Undepressed by Depression

Seniors are not worrying about the future; we do not share in the great fears of recession. We have coped with hard times before and didn’t even realize we were poor. Of course, it was our parents and grandparents who had to figure out how to manage.

My father lost his job and we lived with our grandparents until he found something else. Everyone did a lot of baking, cooking, mending, altering and making do. Nothing was wasted. We even saved buttons, elastics, string and paper grocery bags.

We ate a lot of macaroni, chowders, soups, bologna, fish cakes and hamburger. We always had bread and if it went stale, we were happy to see a bread pudding. My mother baked apple, raisin, apricot, mincemeat and custard pies; she made her own doughnuts, tapioca puddings, gingerbread, and – once a week – dinner rolls.  We had one pie for seven children and two adults. Nobody ever had a second piece or dared quibble about the size of their portion, which depended on the age of the recipient.

We even received bundles of clothes from our richer relatives. They were somewhat inconsistent with our style of living and we were ashamed of being different, but we had to wear them anyway as long as they fit. The luckiest in the family were the oldest who might manage to have a few new clothes. Sometimes, they inherited from our parents.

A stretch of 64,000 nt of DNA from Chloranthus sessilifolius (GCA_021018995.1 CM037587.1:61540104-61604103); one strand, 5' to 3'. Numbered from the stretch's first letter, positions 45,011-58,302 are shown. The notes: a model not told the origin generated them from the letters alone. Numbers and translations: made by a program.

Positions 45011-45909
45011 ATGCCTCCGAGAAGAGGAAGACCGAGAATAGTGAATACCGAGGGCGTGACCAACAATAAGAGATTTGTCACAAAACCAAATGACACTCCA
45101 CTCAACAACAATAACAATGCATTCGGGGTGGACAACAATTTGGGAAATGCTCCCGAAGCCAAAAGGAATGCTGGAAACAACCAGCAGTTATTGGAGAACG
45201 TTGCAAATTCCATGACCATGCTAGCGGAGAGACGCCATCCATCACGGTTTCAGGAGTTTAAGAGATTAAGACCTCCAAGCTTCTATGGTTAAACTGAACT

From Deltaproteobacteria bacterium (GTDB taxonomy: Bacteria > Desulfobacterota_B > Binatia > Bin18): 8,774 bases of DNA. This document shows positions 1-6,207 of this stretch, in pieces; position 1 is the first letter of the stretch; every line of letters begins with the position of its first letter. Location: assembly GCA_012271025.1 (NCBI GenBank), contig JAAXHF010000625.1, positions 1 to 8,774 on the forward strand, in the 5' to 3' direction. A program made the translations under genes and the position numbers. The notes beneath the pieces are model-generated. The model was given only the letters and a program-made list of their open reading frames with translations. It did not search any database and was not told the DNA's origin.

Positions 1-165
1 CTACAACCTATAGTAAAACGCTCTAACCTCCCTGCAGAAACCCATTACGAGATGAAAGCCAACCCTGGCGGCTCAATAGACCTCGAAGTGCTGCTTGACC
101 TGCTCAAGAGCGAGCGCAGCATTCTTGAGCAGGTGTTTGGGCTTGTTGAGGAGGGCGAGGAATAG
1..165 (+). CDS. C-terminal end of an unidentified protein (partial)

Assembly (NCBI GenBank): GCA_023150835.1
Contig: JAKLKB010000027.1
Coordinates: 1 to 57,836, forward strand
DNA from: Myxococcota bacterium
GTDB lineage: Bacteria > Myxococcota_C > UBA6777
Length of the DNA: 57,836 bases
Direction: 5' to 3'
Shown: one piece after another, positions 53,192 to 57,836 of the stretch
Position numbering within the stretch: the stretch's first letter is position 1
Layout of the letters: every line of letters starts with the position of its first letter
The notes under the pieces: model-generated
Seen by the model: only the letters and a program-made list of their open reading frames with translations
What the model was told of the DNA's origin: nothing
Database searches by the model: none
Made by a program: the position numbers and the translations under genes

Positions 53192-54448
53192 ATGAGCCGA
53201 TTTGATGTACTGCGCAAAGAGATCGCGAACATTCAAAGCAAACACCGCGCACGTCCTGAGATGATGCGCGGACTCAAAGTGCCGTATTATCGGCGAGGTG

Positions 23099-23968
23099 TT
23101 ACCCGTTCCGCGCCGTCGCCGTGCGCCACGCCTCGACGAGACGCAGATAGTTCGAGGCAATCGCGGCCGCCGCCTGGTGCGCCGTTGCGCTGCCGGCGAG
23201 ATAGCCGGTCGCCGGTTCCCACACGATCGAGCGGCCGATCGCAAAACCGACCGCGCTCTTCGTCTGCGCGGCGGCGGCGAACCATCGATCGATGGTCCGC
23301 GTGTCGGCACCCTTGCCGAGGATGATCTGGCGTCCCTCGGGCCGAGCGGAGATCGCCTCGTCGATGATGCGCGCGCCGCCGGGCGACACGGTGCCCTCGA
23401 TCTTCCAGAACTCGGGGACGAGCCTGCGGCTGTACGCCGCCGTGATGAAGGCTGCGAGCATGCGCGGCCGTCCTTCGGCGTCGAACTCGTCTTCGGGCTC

We knew a dressmaker who could turn things inside-out, shorten, lengthen and trim, so nobody ever froze. But it was difficult for our friends and neighbours to recognize which member of the family they could see in the distance. Clothes belonged to the family, just like tartans in Scotland.

Our big weekly allowance was five cents. Most bought a cone of ice cream but some, thinking ahead, bought penny candy. You could get four candies for one cent, so with a nickel, you could afford a bag’s worth. Of course, choosing which candies was a lengthy process.

Our shoes were resoled, reheeled and even relined at the back when they began to fray. Our beige ribbed stockings and knee socks were always darned at the heels.

My mother and father didn’t have too much left over for entertainment but they managed to go to the movies twice a week, regardless of what was showing. There was only one theatre in town and I think it cost 25 cents.

This was a great bargain because you not only saw the main feature but also a “B” picture which was sometimes the better of the two; newsreel and a choice of travel shorts; famous bands doing their thing; or an episode of Beyond the Eight Ball. It was a grand four-hour evening, replete with a roll of Life Savers each.

We were all very happy with our lot and didn’t even know the world was in a depression. We didn’t even know what that was.